Among the 12 taps, you’ll find Gillespie favorites such as Orion, a Japanese rice lager not readily available on draft, or Cigar City Maduro, a malty, aromatic brown ale he likes to pair with wings. There are another 13 packaged selections, ranging from Bud Heavy and Coors Banquet to the likes of Crooked Stave Sour Rosé and Dieu du Ciel Péché Mortel.
“We arranged it so that, generally speaking, people can tell what they’re getting into,” Gillespie said. “We wanted it to still feel like a bar here, in the sense that we wanted you to feel comfortable coming in, ordering a beer and a snack, and leaving.”
Not surprisingly, Gillespie’s beer philosophy is wide-ranging, and not necessarily craft beer-correct.
“I’m over the people who think that the only good beer made in this world is from the tiniest microbrewery as close to you as possible,” Gillespie declared. “There are some awesome people making beer near where we’re sitting right now. But, they’re not all standouts. And, some of them aren’t good at all. When I put a beer list together, it’s almost like I’m making a playlist for somebody.
Cold Beer Dry Aged Beef Tartare with Russian dressing and caraway vinegar. Photo credit- Mia Yakel.
“Sometimes, it’s bands you’ve heard of before, and sometimes it’s bands you’ve never heard of before,” he said. “And, that’s what I think we have here. We have a mixture of things from a lot of different size breweries, and a lot of different places, with one connecting factor — that we think that’s the best version of whatever it is that we’re showing you. And, of course, we wanted to think about seasonality to match the food.”
Gillespie has definite ideas about what he considers the top beers for any list, too.
“I’m comfortable in saying that there isn’t a better German hefeweizen than Weihenstephaner,” he said. “If you’re looking for what a hefeweizen is supposed to be, start there. They’ve been making it for 1,000 years. I think there’s something to admire about that.”
Also, he said, “Orion lager is a beer that a lot of Americans don’t know. They know Sapporo, and things like that. Personally, I think this is better. I think its flavor is more refined. If I tasted it blind, I would tell you that it was a German beer, because it has such a crisp quality. And, I like the idea of having it on draft, because you usually only see it in bottles.”
Summing up the Cold Beer ethos, Gillespie said: “I don’t think dining needs to be so damn serious. It should just be fun.”
670 DeKalb Ave. NE, Atlanta. 404-254-1032, coldbeeratl.com.
More metro area beer lists
Metro Atlanta is home to beer bars that regularly rank among the best in America, if not the world. Here’s a sampling of those destinations, plus some places with solid beer lists that aren’t quite as well known.
Argosy — Call it a gastropub, a beer bar, or a hip hangout, this East Atlanta Village mainstay feels like it’s been around longer than six years. Look for an estimable draft list updated online, and bites, burgers, pizza and brunch that keep regulars coming back for more. 70 Flat Shoals Ave., Atlanta. 404-577-0407, argosy-east.com.
BoxCar (clockwise from bottom left) The Big Bleu Bison Burger, Bacon and Brussels, Lamb and Pumpkin Polenta, and Roasted Beet Carpaccio. Photo credit- Mia Yakel.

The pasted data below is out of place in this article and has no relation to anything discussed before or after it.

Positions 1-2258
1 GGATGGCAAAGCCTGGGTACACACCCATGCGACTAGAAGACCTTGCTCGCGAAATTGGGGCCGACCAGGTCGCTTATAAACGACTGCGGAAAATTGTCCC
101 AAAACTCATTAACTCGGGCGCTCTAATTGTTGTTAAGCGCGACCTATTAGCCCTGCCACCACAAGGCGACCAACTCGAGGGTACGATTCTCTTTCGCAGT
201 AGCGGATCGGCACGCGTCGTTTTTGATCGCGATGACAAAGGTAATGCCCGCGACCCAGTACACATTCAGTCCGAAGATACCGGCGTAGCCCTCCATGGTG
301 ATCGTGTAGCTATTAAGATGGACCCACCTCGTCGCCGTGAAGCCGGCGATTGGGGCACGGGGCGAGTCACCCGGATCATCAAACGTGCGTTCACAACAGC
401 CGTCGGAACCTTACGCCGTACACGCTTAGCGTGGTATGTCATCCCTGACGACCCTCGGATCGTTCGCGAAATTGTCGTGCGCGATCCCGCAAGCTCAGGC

Boxcar —Open since March in the "Malt Disney" Lee + White development in the West End, the latest Hop City spinoff features a restaurant, two bars and a new retail beer and wine store. You'll find 80 rotating draft beers, with suggestions for pairings on the food menu. 1000 White St. SW, Atlanta. 470-788-8171, boxcaratl.com.
The clientele starts to build and servers descend from the upstiars section in anticipation a the Friday late afternoons business.
Brick Store Pub — The Decatur icon celebrated its 22nd anniversary in June. The OG of craft beer in greater Atlanta also is a premier place to enjoy the best ales and lagers from around Europe and the U.K., and both the vintage cellar and food menu continue to evolve. 125 E. Court Square, Decatur. 404-687-0990, brickstorepub.com.
The all-Georgia rotating draft beer list behind the bar at Georgia Beer Garden in Old Fourth Ward. PHOTO CREDIT: Andrew Alonso.
Georgia Beer Garden — A fixture on Edgewood Avenue in the Old Fourth Ward, this renovated early 1900s two-story brick building is home to a neighborhood bar with more than 100 beers and ciders brewed in Georgia. There’s a full food menu, as well. 420 Edgewood Ave. SE, Atlanta. 404-458-5690, georgiabeergarden.com. Johnnie MacCracken’sCeltic Firehouse Pub — This former fire station turned Irish bar turned craft beer destination on Marietta Square offers 70 rotating taps, classic pub fare, and a cast of friendly regulars that keep it busy. 15 Atlanta St. SE, Marietta. 678-290-6641, johnniemaccrackens.com.
Beer at The Nest in Kennesaw. (Beckystein.com)
The Nest Kennesaw — Get a taste of craft beer and barbecue at this bar and restaurant situated in a pair of renovated 1880s houses, with a beer garden in between. With some 60 taps, the draft list includes an abundance of local, seasonal and rare offerings. 2921 Cherokee St. NW, Kennesaw. 678-903-6921, thenestkennesaw.com.
The Porter Beer Bar — Opened in Atlanta’s hip Little Five Points in 2008, before craft beer was commonplace, the combo of a chef-driven food menu and a beer list that boasts more than 430 selections made this storefront a hit with geeks and neighborhood regulars alike. 1156 Euclid Ave. NE, Atlanta. 404-223-0393, theporterbeerbar.com. Steinbeck’s Ale House — A gem in the Oakhurst neighborhood of Decatur, the minuscule space is just one of the charms of a pub that features grub that’s so much better than it needs to be, and a small but mighty beer list that’s as well curated as the ever-changing menu. 659 East Lake Drive, Decatur. 404-373-1116, steinbecksbar.com.
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